1991 will forever be the year the hip-hop world changed.
There was a marketable shift in the sound, which in the ‘80s was dominated by the party music and minimalist beats. When the ‘90s rolled around, things changed. Groups like Public Enemy, using politics as their fuel, began to rise, but there was another group that put its permanent stamp on the sound.
The Wu-Tang Clan.
Taking their name from the film “Shaolin and Wu-Tang,” the Wu-Tang Clan’s impact on hip-hop simply cannot be understated. Their debut LP, 1993’s Enter the Wu-Tang (36 Chambers), is hailed as one of the greatest hip-hop albums ever created. The LP change the way hip-hop felt, how it flowed, and there are few records that can stand toe-to-toe with this slice of music history.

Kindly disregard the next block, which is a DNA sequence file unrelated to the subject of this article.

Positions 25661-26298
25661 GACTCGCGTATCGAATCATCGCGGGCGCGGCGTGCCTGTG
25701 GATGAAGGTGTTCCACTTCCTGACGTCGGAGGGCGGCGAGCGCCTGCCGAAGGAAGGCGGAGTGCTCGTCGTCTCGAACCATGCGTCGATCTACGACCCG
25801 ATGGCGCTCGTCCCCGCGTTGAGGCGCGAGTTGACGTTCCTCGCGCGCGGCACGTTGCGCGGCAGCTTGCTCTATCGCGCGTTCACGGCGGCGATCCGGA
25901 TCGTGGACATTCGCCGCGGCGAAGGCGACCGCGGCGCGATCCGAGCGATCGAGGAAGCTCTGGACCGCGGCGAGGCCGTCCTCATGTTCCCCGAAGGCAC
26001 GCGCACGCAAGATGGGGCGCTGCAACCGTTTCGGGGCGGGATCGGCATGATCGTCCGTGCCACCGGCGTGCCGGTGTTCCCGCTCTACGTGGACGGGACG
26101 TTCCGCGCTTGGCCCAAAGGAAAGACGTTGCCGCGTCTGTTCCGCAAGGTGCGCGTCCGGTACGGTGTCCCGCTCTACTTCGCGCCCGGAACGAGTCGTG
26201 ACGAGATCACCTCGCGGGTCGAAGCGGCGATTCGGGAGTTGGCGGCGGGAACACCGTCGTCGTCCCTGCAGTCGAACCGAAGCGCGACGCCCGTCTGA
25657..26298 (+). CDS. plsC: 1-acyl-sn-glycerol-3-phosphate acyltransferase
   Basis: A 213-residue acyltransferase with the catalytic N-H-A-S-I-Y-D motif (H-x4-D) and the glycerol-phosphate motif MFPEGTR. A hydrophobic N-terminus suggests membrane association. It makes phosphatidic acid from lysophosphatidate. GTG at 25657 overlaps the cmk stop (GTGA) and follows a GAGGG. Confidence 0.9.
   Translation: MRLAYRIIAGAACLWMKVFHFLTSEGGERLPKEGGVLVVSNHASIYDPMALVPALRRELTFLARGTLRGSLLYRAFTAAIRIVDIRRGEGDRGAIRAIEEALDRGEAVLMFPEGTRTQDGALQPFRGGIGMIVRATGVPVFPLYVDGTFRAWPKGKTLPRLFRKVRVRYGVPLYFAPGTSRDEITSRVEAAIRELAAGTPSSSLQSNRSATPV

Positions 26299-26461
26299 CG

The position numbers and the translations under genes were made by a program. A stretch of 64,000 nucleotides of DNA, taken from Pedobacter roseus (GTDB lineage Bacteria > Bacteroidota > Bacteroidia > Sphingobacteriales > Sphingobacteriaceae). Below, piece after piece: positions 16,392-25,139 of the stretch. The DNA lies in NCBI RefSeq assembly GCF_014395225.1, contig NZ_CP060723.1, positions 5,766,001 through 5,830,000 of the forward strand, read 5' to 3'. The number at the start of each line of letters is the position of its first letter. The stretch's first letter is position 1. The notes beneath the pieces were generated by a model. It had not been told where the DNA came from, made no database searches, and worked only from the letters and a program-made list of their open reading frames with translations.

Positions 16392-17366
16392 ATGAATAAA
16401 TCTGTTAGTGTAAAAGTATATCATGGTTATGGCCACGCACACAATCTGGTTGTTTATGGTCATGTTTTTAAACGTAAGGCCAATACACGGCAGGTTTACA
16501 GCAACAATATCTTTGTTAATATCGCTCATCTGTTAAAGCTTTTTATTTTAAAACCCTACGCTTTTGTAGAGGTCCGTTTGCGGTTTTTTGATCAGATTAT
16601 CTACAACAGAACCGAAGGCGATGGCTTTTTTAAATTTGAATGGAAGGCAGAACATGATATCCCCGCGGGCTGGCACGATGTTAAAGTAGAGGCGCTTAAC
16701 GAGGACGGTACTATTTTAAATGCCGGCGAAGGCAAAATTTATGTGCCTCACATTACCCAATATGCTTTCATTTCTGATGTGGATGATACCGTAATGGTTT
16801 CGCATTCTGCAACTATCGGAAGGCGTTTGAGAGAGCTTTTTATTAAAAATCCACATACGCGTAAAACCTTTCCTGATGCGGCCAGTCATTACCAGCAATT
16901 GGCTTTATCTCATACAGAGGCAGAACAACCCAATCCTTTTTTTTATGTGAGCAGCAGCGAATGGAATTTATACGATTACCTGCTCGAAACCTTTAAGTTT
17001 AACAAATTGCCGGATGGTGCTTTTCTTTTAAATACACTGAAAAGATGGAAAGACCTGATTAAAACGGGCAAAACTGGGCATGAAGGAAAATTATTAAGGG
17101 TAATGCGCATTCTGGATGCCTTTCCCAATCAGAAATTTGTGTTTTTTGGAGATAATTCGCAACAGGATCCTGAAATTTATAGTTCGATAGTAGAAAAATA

Even more remarkable is the fact that the Clan has stayed close all of these years. While, on the surface, they’re Timex watches in an Apple Watch world, the Clan’s brand of hip-hop is still being used by modern-day hip-hop stars. That only reinforces the notion of just how influential the Wu-Tang Clan has become; but nothing compares to the original innovators, no matter how much others try.
28 years after they hit the scene, the Wu-Tang Clan is still performing, and they’ll be live and in effect at the Shrine Expo Hall (665 W. Jefferson Blvd.) in Los Angeles to celebrate the 25th anniversary of the album that changed everything, both for the Clan and hip-hop as a whole.